Human Relations Committee and Mniluzahan Okolakiciyapi Ambassadors first public forum is a success

RAPID CITY, S.D. — Rapid City’s Human Relations Commission (HRC) has joined forces with the Mniluzahan Okolakiciyapi Ambassadors (MOA) to hold their first public forum, “The more you know, the better we do.

The HRC and MOA forum were both re-imagined with the purpose of providing outreach to the community and bridging gaps around race relations.

“The Human Relations Commission now is really trying to create a broader network to educate the community of what racism might look like, and then how we can get people into that process,” said HRC MOA Coordinator, Malcom Chapman. “For lack of a better term, it’s still a complaint process, it’s a reactive process where if people have faced discrimination, then we have some recourse for them to then come through these public channels to then be able to address those needs.”

The MOA has a slightly different approach to community outreach, following the acronym BEAM: bridging cultures, educating ourselves and others, advocacy, and modeling respect.

“Some people are aware and are wondering, said MOA director and HRC chair, Karen Mortimer. “They know that people have great needs. They have needs in terms of safety, in terms of housing, in terms of food and security, health, a variety of different things. There are people who are vulnerable in our community, and what are we doing to address that. There are other people who are even unaware of those needs.”

Through the forum, the HRC and MOA were able to educate the community and provide resources. The Rapid City Police Department, the Fire Department Mobile Unit, Health and Humans Services, Care Campus, Oyate Health, Miniluzahan Camp, and Creek Patrol participated in a panel to discuss their roles and collaboration in the community. 

“As law enforcement, we are the 24/7 hour care takers of the vulnerable in our community,” said Rapid City Police Chief, Don Hedrick. “But being at a meeting like this, it helps to highlight that we’re a part of a team, and there’s a lot of other entities out there working to bring help to those that need it. So I think for us, it’s how can we collaborate more with the folks that are out working to serve.”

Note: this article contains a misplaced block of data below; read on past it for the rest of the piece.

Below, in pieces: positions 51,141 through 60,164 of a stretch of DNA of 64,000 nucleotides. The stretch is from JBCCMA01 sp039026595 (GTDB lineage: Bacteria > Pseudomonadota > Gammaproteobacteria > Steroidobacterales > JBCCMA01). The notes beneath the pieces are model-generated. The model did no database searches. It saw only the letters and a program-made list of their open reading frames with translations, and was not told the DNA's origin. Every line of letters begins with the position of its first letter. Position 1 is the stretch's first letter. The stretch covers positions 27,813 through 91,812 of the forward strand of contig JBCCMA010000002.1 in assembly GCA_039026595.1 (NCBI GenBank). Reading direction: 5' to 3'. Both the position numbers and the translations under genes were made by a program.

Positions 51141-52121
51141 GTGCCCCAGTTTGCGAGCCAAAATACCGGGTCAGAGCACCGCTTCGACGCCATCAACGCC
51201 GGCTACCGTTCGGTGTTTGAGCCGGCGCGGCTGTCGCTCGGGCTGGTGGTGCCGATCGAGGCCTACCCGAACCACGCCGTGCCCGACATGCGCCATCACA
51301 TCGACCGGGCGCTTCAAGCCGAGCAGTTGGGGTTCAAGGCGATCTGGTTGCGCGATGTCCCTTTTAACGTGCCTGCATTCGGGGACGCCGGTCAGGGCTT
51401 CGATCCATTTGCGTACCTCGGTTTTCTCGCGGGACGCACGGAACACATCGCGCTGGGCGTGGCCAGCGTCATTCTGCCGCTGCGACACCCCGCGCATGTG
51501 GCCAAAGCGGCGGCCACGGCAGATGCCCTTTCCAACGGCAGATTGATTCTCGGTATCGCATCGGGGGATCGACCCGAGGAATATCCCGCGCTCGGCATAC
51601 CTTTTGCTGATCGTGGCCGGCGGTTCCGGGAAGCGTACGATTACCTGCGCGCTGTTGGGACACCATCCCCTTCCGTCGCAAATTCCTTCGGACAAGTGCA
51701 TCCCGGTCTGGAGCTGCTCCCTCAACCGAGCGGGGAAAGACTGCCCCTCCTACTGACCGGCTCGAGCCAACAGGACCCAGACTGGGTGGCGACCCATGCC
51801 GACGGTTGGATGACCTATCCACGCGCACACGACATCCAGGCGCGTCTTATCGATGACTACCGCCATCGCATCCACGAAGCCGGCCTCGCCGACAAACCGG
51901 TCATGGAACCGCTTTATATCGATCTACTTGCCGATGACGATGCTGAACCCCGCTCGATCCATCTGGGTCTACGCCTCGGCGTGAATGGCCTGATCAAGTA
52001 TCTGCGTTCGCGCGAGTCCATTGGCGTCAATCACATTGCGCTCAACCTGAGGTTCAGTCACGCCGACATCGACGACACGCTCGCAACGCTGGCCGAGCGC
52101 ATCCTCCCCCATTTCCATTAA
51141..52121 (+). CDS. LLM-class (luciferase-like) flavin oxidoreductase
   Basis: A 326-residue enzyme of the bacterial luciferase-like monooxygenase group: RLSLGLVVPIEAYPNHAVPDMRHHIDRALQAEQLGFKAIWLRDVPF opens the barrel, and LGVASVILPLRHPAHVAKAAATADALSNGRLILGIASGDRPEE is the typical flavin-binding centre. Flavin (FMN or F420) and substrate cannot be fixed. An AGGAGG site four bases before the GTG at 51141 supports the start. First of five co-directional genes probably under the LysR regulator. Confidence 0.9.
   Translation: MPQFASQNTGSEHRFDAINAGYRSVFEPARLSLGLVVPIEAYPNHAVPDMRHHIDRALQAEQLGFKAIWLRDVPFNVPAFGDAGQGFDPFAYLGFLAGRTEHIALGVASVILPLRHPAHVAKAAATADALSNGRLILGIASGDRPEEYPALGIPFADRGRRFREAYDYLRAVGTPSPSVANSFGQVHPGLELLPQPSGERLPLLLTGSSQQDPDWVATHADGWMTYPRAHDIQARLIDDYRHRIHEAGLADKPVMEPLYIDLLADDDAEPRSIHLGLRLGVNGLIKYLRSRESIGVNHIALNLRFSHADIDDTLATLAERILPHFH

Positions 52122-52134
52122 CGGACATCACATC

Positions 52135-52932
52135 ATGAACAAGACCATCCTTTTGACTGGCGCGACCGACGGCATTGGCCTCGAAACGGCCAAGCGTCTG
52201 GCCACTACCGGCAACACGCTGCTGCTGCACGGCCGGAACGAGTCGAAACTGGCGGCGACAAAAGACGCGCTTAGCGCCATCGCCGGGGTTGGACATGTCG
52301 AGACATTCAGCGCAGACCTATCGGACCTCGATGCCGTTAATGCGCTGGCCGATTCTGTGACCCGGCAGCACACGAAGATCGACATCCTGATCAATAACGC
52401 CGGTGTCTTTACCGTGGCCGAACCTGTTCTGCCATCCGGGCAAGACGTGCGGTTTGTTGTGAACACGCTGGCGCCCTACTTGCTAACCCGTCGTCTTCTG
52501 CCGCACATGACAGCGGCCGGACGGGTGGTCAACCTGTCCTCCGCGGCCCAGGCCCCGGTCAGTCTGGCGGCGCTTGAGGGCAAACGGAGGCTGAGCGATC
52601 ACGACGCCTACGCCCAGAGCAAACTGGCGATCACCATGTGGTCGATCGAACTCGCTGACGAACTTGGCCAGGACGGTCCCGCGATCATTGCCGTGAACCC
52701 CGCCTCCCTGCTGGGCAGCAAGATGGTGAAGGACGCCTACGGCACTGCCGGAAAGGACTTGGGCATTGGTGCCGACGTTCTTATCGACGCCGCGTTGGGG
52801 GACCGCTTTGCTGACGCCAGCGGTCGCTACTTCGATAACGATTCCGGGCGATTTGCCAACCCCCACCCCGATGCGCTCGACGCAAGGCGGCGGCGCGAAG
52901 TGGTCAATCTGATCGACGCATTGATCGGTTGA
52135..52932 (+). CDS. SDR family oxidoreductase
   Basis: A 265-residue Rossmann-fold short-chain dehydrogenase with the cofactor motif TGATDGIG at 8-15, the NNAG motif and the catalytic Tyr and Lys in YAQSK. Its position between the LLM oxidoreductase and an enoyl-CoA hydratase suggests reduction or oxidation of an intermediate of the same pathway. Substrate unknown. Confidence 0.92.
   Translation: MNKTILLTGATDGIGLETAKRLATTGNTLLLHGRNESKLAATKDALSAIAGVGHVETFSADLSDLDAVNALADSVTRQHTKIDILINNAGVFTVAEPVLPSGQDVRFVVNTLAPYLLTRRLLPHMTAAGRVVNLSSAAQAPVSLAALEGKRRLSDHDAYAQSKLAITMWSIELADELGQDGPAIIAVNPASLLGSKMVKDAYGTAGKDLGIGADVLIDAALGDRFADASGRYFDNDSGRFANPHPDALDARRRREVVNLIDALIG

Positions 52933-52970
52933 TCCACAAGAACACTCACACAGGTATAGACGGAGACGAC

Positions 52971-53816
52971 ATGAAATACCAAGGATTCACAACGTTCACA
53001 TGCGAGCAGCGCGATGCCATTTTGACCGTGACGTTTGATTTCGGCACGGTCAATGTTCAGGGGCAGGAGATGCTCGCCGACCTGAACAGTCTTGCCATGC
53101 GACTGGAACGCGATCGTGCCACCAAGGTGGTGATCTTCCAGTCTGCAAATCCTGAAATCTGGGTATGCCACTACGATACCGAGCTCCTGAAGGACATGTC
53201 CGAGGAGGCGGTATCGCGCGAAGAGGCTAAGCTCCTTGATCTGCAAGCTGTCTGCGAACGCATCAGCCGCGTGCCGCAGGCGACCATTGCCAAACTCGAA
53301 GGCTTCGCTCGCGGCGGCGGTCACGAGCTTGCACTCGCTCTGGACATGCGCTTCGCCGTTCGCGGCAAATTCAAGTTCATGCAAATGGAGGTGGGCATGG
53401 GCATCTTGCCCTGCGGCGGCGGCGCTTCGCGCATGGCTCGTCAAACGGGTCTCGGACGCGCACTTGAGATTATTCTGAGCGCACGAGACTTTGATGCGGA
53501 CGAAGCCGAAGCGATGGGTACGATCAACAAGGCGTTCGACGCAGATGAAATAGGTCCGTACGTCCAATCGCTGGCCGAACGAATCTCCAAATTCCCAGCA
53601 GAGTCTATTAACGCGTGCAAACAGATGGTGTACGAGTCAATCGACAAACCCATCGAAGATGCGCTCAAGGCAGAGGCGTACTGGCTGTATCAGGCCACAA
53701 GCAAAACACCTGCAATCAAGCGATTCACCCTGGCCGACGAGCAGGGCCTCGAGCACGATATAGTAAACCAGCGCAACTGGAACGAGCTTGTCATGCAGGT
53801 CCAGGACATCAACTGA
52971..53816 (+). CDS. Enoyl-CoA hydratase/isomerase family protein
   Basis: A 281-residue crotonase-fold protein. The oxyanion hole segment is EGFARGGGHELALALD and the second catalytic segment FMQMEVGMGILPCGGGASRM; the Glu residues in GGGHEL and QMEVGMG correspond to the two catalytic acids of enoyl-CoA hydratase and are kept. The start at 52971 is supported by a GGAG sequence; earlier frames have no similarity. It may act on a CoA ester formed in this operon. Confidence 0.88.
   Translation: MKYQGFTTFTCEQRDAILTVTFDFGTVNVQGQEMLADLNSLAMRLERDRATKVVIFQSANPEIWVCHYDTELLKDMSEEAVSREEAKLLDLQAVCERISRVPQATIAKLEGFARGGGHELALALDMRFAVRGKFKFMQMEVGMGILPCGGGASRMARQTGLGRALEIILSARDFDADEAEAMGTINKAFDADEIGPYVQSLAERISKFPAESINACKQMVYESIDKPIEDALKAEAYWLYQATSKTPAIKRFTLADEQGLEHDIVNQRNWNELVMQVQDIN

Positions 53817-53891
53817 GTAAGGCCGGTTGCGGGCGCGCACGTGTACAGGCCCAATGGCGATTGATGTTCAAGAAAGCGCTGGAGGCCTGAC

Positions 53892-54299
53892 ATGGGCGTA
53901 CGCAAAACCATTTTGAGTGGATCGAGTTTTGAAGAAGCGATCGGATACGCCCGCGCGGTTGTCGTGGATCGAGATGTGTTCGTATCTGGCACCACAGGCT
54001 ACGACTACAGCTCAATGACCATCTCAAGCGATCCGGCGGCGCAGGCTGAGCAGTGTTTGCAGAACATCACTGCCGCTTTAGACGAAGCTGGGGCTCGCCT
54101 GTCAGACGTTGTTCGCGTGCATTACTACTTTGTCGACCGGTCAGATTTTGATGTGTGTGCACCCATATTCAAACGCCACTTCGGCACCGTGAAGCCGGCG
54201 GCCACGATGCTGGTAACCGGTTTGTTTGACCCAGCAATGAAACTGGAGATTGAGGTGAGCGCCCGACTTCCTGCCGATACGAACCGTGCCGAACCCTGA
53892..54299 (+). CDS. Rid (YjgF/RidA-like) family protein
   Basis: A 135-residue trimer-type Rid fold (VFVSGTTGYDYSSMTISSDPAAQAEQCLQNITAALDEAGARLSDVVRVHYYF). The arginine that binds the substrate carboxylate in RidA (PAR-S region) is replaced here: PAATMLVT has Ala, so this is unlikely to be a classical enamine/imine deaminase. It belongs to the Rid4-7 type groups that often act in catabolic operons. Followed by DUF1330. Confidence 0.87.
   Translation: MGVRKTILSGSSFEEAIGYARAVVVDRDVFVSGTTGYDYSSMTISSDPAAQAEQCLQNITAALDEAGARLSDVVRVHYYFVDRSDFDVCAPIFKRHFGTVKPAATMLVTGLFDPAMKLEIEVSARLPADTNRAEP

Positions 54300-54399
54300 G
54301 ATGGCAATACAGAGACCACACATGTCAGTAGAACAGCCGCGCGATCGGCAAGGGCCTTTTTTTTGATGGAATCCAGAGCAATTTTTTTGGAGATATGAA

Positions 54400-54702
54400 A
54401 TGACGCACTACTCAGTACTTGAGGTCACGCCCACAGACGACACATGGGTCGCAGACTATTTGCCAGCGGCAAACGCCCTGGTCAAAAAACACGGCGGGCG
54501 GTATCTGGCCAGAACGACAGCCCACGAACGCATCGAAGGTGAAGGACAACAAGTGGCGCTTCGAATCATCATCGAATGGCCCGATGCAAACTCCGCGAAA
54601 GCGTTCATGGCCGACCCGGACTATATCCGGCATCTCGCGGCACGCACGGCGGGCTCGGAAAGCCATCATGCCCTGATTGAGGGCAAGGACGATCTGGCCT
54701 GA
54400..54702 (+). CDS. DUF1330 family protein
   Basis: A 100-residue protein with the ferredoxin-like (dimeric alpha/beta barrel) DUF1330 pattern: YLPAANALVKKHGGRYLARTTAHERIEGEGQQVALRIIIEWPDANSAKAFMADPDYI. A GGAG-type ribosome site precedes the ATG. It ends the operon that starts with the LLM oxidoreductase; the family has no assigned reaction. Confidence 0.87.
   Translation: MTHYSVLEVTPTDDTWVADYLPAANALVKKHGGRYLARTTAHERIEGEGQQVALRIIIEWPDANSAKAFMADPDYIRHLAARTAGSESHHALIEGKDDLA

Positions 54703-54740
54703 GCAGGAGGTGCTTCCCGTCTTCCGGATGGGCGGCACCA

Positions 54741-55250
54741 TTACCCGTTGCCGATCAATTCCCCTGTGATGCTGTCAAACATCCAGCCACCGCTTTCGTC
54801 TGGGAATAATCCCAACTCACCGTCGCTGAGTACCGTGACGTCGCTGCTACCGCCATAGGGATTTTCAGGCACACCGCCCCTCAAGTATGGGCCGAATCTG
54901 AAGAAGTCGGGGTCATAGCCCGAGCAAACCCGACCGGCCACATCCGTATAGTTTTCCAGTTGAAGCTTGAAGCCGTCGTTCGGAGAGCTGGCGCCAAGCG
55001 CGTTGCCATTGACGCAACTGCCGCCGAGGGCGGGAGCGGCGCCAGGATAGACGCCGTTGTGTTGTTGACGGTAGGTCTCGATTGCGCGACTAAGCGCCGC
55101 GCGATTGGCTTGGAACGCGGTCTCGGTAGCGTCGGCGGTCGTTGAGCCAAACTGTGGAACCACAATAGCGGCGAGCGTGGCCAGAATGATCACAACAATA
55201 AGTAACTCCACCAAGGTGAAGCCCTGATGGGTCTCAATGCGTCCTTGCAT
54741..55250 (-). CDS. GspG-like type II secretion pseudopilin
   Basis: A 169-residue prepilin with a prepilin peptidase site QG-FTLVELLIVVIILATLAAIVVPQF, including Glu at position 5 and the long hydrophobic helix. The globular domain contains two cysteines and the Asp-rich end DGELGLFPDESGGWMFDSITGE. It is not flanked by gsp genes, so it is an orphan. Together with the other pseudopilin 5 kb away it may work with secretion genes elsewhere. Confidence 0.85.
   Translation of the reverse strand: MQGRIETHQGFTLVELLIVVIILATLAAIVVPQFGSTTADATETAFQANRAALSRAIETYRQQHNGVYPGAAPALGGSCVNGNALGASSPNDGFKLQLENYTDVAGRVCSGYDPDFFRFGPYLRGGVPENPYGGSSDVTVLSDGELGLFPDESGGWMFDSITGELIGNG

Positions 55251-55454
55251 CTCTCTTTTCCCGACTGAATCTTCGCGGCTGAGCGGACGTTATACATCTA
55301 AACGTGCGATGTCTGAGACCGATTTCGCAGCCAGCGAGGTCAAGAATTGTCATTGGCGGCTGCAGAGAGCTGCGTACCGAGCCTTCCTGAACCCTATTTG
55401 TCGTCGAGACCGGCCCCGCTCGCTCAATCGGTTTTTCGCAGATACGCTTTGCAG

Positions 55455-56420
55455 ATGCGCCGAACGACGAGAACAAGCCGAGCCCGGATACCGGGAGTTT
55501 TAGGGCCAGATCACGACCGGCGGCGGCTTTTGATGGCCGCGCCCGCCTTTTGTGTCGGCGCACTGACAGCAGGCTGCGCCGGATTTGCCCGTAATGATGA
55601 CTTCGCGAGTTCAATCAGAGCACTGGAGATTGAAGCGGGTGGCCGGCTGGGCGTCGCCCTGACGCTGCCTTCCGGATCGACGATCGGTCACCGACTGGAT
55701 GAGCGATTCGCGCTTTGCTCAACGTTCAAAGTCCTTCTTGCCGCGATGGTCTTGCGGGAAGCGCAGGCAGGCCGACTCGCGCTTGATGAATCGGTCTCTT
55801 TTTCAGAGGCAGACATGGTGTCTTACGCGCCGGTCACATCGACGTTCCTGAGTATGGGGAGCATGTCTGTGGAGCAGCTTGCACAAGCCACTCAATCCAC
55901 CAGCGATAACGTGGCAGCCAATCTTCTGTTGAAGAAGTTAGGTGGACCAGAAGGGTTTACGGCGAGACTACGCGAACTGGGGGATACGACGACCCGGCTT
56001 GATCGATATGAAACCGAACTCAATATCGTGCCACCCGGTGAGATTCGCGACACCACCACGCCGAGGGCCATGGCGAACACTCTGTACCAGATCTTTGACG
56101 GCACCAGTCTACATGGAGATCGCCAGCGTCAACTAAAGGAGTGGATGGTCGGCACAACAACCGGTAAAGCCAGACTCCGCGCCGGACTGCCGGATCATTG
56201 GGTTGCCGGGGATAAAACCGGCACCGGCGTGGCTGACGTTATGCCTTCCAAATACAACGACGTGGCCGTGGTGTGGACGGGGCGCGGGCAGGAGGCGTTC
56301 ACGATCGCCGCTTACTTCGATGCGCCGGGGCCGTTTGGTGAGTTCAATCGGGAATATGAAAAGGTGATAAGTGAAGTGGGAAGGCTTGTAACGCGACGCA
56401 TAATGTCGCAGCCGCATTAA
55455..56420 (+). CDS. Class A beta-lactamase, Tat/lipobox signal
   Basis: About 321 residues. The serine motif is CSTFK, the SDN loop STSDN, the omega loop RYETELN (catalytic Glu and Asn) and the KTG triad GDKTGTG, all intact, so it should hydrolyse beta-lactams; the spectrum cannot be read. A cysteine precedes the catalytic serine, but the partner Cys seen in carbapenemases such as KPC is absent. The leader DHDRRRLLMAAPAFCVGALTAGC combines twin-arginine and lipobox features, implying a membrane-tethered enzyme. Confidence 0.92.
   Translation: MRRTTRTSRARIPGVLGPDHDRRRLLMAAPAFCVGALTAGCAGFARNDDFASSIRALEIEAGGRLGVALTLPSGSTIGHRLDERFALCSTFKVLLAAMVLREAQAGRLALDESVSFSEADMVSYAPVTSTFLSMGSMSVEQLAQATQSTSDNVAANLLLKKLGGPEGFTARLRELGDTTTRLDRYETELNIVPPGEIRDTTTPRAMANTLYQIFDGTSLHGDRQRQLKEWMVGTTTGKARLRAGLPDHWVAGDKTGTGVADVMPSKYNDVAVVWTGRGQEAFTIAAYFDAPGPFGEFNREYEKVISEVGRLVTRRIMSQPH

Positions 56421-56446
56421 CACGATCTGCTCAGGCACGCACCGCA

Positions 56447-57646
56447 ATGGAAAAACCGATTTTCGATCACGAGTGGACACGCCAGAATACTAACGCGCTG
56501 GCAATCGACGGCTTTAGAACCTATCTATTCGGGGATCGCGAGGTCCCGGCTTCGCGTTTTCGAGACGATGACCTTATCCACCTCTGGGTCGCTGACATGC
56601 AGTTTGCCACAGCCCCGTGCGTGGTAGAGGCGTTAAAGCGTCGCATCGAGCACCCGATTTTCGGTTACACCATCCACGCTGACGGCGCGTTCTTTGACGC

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“We heard people actually actively collaborating in their talks with each other,” said Mortimer. “You could see an overlap, you could see organizations supporting one another. Looking for new ways to do things in a better way. I feel like this was a step forward.”

Despite the collaboration between organizations, it is not often that they can find time to sit down and meet and discuss their roles and future goals.

“HRC MOA as an organization is trying to create an environment where we can bring people together in our community across all sorts of spectrums, to just be together and learn together,” said Malcom. “And I think from that learning, we’ll identify what gaps exist and maybe think about how we provide services for those areas as well.

Following the forum, those in attendance could ask questions of the panel to learn more about what specific organizations do and how to get involved. Ultimately, it is the belief of the organization that Rapid City will see an improvement in race relations when people believe it is their community and issue to weigh into.

“Relationships matter,” said Mortimer. “History and place matter, but relationships really matter. And we’re gonna make a difference when we get to know each other.”



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